The questions-not-asked include asking about the basis for student B's actions. As @BenBitdiddle comments after his answer, perhaps student B was "advised" to ask the most famous professor, etc.
My blanket reaction to this is that this advice should not have come from any professionally competent "advisor", but probably from peers, or peer-based information. Abstractly, there's certainly nothing wrong with getting the opinions of one's friends and peers. However, it is exactly in such situations that the critical weakness in asking people who don't know much about a given thing is instantiated. How to know that this would be a problem? Difficult, for many understandable reasons, but that does not resolve the issue!
That is, younger people would benefit from appreciating the palpable fact that important decisions affecting their lives are made by people (often older) who need not share their viewpoint, nor their same-age friends' viewpoint.
While it is true that some people who "have power" abuse it, this is not a universal, and it is not wise to postulate that all experienced/older people are oppressive or selfish. Genuine experience, as opposed to conjecture, is hard to replace. Thus, ideally, letter-of-recommendation writers are sufficiently experienced to have been through (and succeeded in) the endeavor for which they're writing a letter. Perhaps also experience (and successful in) appraising the likely future success of people in those endeavors. From this comes the value of letters of recommendation.
Yes, unfortunately, even a pretty-darn-good performance in a routine course doesn't give a letter writer much to work with. Many people hit that mark, etc.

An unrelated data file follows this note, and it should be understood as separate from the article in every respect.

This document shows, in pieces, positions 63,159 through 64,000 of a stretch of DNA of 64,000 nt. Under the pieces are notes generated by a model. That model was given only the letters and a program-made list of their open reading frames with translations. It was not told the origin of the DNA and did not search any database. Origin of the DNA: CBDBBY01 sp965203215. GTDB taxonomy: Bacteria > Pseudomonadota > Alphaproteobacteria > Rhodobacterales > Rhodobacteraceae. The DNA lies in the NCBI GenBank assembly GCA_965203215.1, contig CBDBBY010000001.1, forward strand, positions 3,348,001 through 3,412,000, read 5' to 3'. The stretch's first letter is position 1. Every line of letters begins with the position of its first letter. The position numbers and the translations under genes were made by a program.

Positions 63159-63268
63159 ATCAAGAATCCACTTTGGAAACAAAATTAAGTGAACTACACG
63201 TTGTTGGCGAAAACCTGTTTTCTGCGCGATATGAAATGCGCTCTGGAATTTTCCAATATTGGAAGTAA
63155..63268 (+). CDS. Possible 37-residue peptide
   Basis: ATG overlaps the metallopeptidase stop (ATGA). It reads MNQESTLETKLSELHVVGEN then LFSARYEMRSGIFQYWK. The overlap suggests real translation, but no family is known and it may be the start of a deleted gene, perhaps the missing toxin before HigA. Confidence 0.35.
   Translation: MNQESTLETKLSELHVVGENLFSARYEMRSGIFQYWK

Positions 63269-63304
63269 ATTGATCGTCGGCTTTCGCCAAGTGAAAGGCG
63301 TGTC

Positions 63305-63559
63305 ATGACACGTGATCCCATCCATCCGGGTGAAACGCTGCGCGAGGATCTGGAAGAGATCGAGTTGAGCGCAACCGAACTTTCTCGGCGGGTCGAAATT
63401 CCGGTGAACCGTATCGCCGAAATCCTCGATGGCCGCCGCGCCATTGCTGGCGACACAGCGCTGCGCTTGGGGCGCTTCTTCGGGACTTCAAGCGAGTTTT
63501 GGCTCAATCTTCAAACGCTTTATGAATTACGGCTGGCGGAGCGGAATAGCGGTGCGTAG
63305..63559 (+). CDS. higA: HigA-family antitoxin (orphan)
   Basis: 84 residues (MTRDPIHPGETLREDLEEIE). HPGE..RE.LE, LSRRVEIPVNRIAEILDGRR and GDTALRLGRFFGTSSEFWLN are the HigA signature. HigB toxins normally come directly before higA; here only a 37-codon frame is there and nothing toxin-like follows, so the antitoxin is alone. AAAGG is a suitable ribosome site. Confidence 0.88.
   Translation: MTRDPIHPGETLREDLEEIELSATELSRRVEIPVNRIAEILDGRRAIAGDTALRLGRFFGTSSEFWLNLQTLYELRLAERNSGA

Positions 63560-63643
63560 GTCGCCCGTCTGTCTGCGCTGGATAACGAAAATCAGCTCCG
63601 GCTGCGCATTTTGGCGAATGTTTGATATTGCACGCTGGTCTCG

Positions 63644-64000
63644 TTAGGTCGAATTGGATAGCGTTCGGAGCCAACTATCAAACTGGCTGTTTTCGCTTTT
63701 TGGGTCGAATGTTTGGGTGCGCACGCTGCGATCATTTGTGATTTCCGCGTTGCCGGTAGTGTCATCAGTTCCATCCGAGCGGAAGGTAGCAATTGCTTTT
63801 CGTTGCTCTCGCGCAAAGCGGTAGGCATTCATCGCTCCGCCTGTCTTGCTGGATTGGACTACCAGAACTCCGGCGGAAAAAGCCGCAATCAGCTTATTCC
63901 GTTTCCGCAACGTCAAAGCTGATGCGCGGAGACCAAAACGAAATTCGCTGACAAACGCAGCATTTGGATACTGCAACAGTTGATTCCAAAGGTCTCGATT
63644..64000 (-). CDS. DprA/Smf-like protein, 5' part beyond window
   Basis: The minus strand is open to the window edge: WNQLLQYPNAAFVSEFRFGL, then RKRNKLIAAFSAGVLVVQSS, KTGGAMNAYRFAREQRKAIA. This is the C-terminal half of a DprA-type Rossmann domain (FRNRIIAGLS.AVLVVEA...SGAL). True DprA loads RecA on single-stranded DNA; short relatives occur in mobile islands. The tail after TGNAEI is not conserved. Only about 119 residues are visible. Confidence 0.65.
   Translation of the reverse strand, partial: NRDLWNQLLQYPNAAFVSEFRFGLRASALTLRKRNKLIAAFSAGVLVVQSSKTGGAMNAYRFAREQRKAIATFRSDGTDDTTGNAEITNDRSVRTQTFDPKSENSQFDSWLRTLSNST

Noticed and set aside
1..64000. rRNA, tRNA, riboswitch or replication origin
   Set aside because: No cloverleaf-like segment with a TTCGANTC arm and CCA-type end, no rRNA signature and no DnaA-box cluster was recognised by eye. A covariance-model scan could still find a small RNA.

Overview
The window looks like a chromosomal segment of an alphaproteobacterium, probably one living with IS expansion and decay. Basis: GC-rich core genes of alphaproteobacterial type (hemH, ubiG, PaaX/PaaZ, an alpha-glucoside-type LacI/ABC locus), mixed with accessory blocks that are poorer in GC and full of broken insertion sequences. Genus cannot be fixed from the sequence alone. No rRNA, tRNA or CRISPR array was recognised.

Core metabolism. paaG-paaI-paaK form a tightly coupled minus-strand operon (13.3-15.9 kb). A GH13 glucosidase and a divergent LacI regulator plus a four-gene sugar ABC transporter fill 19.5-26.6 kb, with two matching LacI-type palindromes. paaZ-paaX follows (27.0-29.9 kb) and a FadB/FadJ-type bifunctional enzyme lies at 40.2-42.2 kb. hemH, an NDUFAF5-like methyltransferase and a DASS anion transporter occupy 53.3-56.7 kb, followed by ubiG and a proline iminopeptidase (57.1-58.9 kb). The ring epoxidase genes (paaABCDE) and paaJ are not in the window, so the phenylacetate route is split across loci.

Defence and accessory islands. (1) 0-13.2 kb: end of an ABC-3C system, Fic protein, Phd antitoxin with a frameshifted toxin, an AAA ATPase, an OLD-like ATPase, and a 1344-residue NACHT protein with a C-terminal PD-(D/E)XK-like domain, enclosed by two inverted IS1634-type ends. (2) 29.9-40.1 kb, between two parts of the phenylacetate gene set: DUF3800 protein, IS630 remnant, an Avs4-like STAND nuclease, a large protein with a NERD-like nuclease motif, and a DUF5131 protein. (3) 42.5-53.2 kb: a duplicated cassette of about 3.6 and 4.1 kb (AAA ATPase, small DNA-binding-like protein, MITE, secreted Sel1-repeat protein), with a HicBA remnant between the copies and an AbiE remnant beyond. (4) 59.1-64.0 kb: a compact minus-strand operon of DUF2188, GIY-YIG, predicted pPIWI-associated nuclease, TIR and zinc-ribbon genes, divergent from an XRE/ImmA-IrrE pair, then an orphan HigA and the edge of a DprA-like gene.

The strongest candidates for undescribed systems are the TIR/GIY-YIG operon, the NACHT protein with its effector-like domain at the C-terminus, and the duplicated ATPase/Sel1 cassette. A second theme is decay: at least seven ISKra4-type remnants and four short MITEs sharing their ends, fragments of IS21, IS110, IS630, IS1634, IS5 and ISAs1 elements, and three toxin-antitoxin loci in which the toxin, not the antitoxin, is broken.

What's a student to do who has trashed all those bridges, before they realized that it'd matter? Probably spend extra time proving exactly that they'd caught on, and have moved to a different plateau. But there'd need to be tangible evidence, not just a promise.
So, in effect, "tell your friends not to hope for letters from faculty in whose courses they'd done badly"... And, if people discover themselves in the position that there's no alternative, then they need to get as close to a "do-over" as they can, because otherwise they've sealed their own fate, in any conventional avenue.
Yes, it is indeed unfortunate that this "appraisal" period comes during a period of peoples' lives where many things are in turmoil...
So, again, people who become aware of this mechanism should "tell their friends" to work hard to avoid finding themselves in such a situation. If one does, then it is almost surely better to allocate considerable time to repair the damage, rather than somehow "fake it" and limp along with fatally bad letters of recommendation.
By the way, part of the "currency" that faculty have to spend (or not) is their word/reputation, so they are very, very hesitant to blow it on bogus not-so-bad recommendations. Faculty who'll give glowing recommendations to nearly anyone will have debased that currency to an extent that it is nearly worthless... so you'd not gain from a letter from them anyway.